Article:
By opting to visualize our data, we aimed to provide a multidimensional view of the connotations that the interviewees attach to each of the concepts relating to customer experience. The visualization as shown in Figure 8 was based on counting how many of the interviewed retailers, designers and customers discussed the terms contained in Figure 2. When for instance five of the six interviewed designers discussed a particular term, we opted to visualize this as “aspects discussed by the majority of the interviewees” in a densely dotted pattern.

Figure 8. Visualization of customer experience by retailers, designers, and customers.

In order to provide feedback to our interviewees, we presented the visualized research results to a select group of them. Accordingly, these informants helped us to crosscheck our data.

Research Results

In the discussion of the results, besides the use of visualization to display data, selected typical verbatim quotations (translated from Dutch to English as naturally as possible) are added for the sake of argument and illustration (Miles & Huberman, 1994; Fetterman, 1997).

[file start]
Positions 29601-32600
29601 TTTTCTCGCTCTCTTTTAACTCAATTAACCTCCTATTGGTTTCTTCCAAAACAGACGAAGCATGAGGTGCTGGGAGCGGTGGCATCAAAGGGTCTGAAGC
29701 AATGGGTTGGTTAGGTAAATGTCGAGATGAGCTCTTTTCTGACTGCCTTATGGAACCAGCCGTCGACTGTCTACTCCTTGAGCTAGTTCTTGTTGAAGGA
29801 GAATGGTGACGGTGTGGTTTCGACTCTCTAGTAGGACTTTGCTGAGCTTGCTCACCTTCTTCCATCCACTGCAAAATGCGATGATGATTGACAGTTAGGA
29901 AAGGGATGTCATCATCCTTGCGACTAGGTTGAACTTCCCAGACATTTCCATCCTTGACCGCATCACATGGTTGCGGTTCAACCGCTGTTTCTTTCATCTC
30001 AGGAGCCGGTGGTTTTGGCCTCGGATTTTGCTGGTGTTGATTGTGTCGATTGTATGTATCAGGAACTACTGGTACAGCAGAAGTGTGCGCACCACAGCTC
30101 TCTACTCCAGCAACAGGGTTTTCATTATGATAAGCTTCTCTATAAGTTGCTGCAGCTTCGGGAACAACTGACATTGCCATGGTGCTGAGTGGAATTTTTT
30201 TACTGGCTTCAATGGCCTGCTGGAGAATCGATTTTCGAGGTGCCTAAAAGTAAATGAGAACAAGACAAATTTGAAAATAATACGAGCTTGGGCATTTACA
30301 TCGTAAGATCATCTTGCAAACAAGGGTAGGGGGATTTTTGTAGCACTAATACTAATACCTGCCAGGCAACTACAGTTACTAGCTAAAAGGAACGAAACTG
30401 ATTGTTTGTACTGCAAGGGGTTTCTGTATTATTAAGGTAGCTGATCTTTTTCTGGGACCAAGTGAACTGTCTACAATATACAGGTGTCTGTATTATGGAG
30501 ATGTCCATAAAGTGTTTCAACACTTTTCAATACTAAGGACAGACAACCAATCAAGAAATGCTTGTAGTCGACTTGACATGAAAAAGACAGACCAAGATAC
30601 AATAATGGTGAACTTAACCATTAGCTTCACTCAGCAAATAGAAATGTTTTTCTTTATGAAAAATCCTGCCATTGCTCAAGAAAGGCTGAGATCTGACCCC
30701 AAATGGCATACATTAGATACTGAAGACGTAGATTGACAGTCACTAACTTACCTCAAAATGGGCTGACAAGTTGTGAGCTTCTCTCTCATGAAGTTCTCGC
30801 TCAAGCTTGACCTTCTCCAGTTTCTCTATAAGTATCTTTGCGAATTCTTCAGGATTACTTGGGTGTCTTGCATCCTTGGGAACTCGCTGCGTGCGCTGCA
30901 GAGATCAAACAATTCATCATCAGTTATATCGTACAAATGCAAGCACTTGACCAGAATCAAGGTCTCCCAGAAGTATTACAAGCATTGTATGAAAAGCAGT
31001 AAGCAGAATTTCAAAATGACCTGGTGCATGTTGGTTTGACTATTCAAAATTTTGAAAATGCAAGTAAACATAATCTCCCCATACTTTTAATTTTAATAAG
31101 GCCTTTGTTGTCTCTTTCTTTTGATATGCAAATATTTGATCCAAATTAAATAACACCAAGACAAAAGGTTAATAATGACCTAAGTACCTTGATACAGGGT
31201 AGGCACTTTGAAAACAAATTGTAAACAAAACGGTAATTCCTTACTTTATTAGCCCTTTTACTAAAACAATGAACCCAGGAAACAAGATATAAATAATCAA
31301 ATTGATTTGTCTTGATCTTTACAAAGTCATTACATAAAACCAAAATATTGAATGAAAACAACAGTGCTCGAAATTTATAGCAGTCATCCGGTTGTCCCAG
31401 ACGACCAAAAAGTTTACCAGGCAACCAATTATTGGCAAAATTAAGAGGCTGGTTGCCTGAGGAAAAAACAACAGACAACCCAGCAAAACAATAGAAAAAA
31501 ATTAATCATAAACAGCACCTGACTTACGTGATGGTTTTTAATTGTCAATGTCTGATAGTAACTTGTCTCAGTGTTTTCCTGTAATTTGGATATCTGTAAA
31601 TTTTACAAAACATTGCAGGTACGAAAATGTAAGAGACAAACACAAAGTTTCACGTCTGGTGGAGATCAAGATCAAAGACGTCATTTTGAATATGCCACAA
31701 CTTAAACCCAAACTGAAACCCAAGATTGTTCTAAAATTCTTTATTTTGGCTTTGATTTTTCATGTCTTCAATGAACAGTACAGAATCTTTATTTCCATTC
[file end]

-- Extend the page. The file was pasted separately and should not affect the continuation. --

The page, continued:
Coding the interviews using the terms discussed in Table 1 and Figure 2, resulted in Figure 8.

In what follows, we firstly report on the results of analyzing the aspects in the upper part of Figure 2 (from “subjectivity” to “holism”). As we indicated in the literature review, retailers and designers cannot always control these aspects. As a consequence, they can only try to work out and manage experiential contexts. In the interviews with stakeholders, almost all of these aspects were discussed.

Before presenting the results of our analyses, we want to stress that the inclusion of certain aspects of Figure 2 during the interviews does not automatically mean that these are also considered to be important, very important, or even indispensable when reflecting on customer experiences in retail environments. As will be illustrated later in this section, some aspects relating to customer experience were, for instance, discussed in positive terms by certain interviewees and in more negative terms by others. The fact that they are visualized in Figure 8 thus simply indicates that the concerned aspects were discussed during the interviews with stakeholders.